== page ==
Antihydrogen is the simplest atom consisting entirely of antimatter. Since its hydrogen counterpart is one of the most precisely measured atoms in physics, a comparison of antihydrogen and hydrogen offers one of the most sensitive tests of CPT symmetry. This project proposes to measure the ground state hyperfine splitting (HFS) of antihydrogen (HBAR), which is known in hydrogen with relative precision of 10–12. It is the central part of the program of the ASACUSA collaboration at CERN-AD. The experimental method consists of the formation of an antihydrogen beam and a measurement using a spin-flip cavity and a sextupole magnet as spin analyser like it was done initially for hydrogen. A major milestone was achieved in 2010 when antihydrogen was first synthesized by ASACUSA. In the first phase of this project, an antihydrogen beam will be produced and the HBAR-HFS will be measured to a precision of around 10–7 using a single microwave cavity.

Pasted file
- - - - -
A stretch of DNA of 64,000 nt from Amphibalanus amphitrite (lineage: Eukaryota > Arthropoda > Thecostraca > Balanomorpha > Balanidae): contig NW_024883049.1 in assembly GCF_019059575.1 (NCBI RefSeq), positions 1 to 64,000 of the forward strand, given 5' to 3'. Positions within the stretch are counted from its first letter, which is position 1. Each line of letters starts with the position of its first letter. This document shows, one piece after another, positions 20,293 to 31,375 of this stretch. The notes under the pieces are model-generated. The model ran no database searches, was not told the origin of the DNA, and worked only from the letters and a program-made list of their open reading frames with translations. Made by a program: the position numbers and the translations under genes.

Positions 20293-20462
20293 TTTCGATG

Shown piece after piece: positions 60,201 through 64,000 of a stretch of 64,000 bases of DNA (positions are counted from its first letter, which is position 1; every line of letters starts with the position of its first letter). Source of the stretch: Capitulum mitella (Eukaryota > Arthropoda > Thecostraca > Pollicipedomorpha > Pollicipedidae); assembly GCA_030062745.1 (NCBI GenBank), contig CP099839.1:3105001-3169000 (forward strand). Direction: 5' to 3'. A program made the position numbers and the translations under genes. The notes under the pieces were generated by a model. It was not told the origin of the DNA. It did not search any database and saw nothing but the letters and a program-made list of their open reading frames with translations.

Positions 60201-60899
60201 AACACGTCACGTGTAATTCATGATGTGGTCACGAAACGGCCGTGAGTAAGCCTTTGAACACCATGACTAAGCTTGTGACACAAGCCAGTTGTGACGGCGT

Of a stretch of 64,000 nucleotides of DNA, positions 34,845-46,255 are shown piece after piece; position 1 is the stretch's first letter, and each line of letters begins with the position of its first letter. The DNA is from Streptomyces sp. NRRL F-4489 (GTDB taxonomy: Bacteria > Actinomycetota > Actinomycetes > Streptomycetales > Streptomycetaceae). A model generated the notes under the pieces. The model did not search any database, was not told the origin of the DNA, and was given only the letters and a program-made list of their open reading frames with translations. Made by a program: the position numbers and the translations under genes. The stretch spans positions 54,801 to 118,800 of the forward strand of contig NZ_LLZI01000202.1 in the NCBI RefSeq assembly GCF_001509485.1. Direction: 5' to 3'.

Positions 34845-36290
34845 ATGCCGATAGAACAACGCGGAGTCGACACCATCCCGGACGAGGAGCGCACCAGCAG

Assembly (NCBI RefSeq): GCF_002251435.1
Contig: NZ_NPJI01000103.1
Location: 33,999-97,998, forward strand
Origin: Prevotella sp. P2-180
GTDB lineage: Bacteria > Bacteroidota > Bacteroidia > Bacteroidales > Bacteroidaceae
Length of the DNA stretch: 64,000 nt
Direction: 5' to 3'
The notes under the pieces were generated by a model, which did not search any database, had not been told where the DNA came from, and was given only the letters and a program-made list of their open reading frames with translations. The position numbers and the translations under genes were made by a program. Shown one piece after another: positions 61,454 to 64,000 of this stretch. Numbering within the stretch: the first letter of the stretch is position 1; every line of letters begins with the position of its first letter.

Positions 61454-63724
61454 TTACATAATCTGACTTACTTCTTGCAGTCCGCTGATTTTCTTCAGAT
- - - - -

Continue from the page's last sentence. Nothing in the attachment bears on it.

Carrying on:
In a second phase, the Ramsey method of separated oscillatory fields will be used to increase the precision by about one order of magnitude. In parallel methods will be developed towards trapping and laser cooling the antihydrogen atoms. Letting the cooled antihydrogen escape in a field free region and performing micro-wave spectroscopy offers the ultimate precision achievable to measure the HBAR-HFS and one of the most sensitive tests of CPT. Assuming the antihydrogen atoms would pass a height difference of 1 m in an atomic fountain, a line width of about 1 Hz will be feasible corresponding to a relative accuracy of 10-9. The time needed to achieve this goal, however, exceeds the scope of the current ERC grant.